Too much traditional advice for taking care of your vehicle in the winter—keep your gas tank at least half full, use a lighter weight oil than what you use in warmer months, and check your battery’s water level—is way too 20th century!
For example, modern underground gasoline storage tanks should be leakproof, and less prone to letting groundwater seep in, so there shouldn’t be water in the gas you dispense at the pump. Today’s oils, many of them a blend of real and synthetic oils, don’t turn into sludge anymore when temperatures dip: Follow your owner’s manual recommendation. And today’s batteries are sealed. You couldn’t add water if you wanted to, says Robb Remick, owner of Top Tech Auto businesses, in Clawson and Royal Oak, and TLC Car Care, also in Royal Oak.
Robb Remick, Owner & Gary Gibson, Clawson Manager
Whether your mechanic does the job or you prefer to do it yourself, you should get your vehicle ready for Old Man Winter around Halloween, or Thanksgiving at the latest. However, with the growth in the number of leased vehicles that owners return to a dealer after a few years, many owners neglect a pre-winter inspection, he says.
But to keep your vehicle on the road and humming along, he recommends winterizing it.
“The coolant is the A-No. 1 thing” to check and top off or to replace, if necessary, after flushing the system, says Remick. Old coolant gets dirty, breaks down and could freeze, leading to leaks into your oil or onto your driveway.
“When it gets really cold, we get a ton of coolant leaks,” Remick says.
In addition, owners should inspect and make sure their vehicle’s windshield wipers and washer fluid, battery, oil and tires are tip top, he says. For tires, pay attention to proper inflation, adequate tread depth and need for rotation to ensure even wear and a smoother ride.
Once tire tread has worn to less than 2/32-inch, Top Tech recommends replacement. Regarding snow tires, Remick says they’re a personal preference, but may be necessary in northern climates that see lots of snow, or for those with long, steep driveways.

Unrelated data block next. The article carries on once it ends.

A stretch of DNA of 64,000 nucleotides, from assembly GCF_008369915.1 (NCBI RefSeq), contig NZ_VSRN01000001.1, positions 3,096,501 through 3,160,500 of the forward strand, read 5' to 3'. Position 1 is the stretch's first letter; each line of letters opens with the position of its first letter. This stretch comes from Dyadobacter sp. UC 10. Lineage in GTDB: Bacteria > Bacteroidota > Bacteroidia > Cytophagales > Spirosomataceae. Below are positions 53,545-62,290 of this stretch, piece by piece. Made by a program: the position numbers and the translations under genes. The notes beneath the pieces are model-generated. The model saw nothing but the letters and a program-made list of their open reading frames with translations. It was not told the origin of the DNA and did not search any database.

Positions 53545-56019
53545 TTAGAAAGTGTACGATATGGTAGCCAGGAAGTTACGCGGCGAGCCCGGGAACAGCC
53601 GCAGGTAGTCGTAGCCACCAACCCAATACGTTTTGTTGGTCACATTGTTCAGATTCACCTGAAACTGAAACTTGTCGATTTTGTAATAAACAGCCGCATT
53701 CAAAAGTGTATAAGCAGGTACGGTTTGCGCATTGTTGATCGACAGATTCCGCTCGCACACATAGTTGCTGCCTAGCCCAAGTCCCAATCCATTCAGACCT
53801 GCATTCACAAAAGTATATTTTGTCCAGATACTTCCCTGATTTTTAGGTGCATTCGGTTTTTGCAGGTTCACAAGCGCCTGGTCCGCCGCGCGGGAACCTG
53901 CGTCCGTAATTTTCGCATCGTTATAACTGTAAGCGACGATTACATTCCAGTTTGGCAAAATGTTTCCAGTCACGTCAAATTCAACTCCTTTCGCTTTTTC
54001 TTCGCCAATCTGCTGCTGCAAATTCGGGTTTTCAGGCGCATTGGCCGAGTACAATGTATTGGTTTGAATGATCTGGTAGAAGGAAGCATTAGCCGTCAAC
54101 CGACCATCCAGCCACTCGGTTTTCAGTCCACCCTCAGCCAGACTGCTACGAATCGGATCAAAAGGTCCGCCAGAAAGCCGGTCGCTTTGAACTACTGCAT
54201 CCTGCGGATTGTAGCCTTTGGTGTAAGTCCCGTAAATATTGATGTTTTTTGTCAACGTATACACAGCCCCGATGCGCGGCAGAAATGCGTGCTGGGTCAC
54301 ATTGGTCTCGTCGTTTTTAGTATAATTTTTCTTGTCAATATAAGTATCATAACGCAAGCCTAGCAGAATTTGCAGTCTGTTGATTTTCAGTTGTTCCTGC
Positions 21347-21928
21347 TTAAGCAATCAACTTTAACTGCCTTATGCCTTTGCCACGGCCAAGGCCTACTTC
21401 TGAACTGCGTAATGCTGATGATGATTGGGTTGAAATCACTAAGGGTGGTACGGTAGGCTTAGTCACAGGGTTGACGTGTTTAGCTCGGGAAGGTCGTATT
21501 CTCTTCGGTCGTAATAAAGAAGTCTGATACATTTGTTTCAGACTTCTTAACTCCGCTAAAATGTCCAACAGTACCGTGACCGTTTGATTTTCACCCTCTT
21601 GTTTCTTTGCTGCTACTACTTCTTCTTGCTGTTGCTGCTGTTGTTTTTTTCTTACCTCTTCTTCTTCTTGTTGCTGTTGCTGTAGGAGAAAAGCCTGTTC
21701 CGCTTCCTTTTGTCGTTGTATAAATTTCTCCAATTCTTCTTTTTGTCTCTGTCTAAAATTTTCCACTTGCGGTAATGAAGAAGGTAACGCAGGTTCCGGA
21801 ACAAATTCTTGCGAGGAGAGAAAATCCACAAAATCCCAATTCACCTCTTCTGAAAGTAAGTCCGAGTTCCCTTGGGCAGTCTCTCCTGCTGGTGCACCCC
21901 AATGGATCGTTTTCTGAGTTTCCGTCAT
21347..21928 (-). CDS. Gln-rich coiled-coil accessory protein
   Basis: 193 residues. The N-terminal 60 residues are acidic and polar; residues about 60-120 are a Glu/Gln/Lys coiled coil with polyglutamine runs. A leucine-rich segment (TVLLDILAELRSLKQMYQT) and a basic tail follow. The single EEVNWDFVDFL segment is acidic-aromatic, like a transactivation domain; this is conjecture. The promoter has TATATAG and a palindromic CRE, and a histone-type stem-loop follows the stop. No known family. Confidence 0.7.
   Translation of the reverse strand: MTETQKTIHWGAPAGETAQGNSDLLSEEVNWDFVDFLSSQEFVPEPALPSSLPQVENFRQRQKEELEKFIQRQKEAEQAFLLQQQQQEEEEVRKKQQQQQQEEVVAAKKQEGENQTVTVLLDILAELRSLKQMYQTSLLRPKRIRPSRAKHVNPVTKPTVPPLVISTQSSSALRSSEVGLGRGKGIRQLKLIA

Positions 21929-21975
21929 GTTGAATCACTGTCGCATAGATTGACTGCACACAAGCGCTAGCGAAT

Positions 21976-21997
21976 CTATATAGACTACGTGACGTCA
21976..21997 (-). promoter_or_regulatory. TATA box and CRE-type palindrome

A Top Tech technician can test a vehicle’s battery to ensure it holds a proper 12.5-volt charge.
Whatever you do, Remick says, use a winter-grade windshield washer fluid containing alcohol and don’t add water to stretch your supply.
“We’ve seen frozen (windshield washer fluid) lines during the recent cold snap,” Remick says.
Once winter hits and road crews start using salt to melt snow and ice, take your vehicle to the car wash regularly and spring for the few extra dollars to get an underbody flush.
“Salt creates rust on the suspension components and can cause premature failure on break lines and fuel lines as well,” says Gary Gibson, manager of Top Tech in Clawson.
Using Top Tech’s recommendations and scrapping outmoded, 20th-century advice can help keep your vehicle running through whatever Old Man Winter has in store.
Soon after Rowan Daugherty began public school, it was evident that it was not a good fit for her.
“Rowan, who is smart and verbal, was given several labels of dysfunction,” says her mom, Stephanie Daugherty, “and her confidence was shot. She was becoming a different kid.…When my second daughter, Daphne, who treasures books, started school, she was dealing with some challenges when it came to reading and executive neurological function.”
“We knew about Eton,” Daugherty continued, “but my husband and I were afraid of the cost – until we went to an Open House, where we learned we were not alone – and we made it happen. Eton Academy and The Eton Approach have done nothing short of changing our lives.”